Kissing Jack Robinson, it turned out, was remarkably similar.

What she’d intended to be a soft kiss, less seduction and more gratitude, quickly turned hungry, her hand capturing the back of his head to pull him closer, her body pressed tightly against his. They careened in the general direction of the chaise, clawing at each other’s clothes. She gasped when his hand slipped beneath her blouse, his touch as delightful as she’d imagined, then pulled away with a groan.

“Come upstairs,” she said, tugging at his jacket as they changed course.

“Just asking as a friend?”

She gave her most seductive smile, leaning close as if to whisper a secret against his ear--and bit the lobe.

“Christ, Phryne!” he exclaimed.

She pulled back, smiling smugly. The bite hadn’t been hard, after all, and from the blown pupils and heaving chest he wasn’t complaining.

“Not just anything, Jack. Which I had hoped you’d realised by now.”

He chuckled, a deep, rich sound she did not hear nearly often enough, and kissed her; hungry, yes, but steady and patient as the man himself. Which was probably for the best if they were to get upstairs, and as upstairs was where the necessities were… she manuevred them towards the door, refusing to give up his lips as she did. They’d made it out of the parlour and onto the first stair when she stopped them once more.

“Jack,” she said, searching his eyes and wondering, why, precisely, she felt the need to confirm this. “You know what this means?”

“I do.”

“Because you can back out, any time. No questions, no judgement.”

“I know.”

“But I don’t give up things I want easily, so if you come upstairs...”

He laid his hand over the pin, the size of it meaning it laid over her heart as well, and looked at her in all sincerity.

“I know.”

“Well then,” she said, trying to hide her smile, “you have nobody to blame but yourself.”

They fumbled as they made their way up the stairs, their certainty making the kisses lighter, the touches softer; there was no press for time, no reason to doubt. Just two people who understood each other, enjoyed each other, who were learning each others’ bodies--the way Phryne melted at the feathersoft lips at her neck, the deep groan Jack gave when she teased his cock with just the right amount of firmness, the shape of scars traced with curious tongues. The sweetness as they laughed together, soft little huffs exhaled against skin and deep belly laughs when a skittering hand tickled. The rhythm between them, familiar and challenging, the ease with which they found it. The sated contentment in the aftermath, entwined and still exploring, still curious, even as exhaustion overtook them.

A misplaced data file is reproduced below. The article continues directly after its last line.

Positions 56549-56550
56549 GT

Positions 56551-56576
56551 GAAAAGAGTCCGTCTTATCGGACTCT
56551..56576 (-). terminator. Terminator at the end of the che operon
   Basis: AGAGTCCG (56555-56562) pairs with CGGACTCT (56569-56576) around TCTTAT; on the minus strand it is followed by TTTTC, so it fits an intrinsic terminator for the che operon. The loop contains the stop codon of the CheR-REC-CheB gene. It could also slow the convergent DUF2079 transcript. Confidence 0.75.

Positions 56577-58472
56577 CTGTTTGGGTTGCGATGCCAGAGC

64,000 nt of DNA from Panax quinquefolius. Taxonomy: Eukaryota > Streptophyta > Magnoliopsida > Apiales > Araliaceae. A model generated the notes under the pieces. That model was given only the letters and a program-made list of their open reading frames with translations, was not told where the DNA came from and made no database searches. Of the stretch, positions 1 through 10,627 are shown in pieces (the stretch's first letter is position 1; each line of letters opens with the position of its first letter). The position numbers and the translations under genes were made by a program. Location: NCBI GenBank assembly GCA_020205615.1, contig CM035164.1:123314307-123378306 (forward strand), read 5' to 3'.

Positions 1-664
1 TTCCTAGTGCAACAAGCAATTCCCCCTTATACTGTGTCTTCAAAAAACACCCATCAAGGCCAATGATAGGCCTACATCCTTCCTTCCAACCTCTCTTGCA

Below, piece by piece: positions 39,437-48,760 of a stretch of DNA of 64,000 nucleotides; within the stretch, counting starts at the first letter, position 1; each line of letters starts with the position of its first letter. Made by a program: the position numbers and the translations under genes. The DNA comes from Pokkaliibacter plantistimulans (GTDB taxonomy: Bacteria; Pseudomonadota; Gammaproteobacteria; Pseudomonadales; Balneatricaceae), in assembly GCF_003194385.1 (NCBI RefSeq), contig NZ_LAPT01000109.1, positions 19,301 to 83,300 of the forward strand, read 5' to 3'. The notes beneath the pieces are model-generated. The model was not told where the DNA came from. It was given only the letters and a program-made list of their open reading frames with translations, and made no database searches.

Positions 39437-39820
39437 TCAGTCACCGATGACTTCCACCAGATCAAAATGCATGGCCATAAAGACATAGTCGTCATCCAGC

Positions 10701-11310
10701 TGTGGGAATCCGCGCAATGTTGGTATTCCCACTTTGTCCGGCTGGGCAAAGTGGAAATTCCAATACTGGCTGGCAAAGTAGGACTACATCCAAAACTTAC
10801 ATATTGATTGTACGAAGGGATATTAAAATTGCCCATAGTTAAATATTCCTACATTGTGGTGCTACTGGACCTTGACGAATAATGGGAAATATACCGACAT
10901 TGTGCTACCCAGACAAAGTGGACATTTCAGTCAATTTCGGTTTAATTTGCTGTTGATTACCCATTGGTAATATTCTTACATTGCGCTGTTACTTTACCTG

“We absolutely should have done that sooner,” Phryne grumbled, nestling her head against his shoulder and doing her damnedest to keep sleep at bay just a little longer.

“Should we?” he asked; his tone was dry, but there was a sincere question beneath it all, and she considered her answer. It had taken them a long time to get here, with a lot of missed opportunities, a lot of what-ifs; but every one had been necessary, had brought them to this moment, where they could be open and honest and, yes, in love.

“Perhaps not,” she conceded, letting her eyes drift shut. “But we’re doing it again soon.”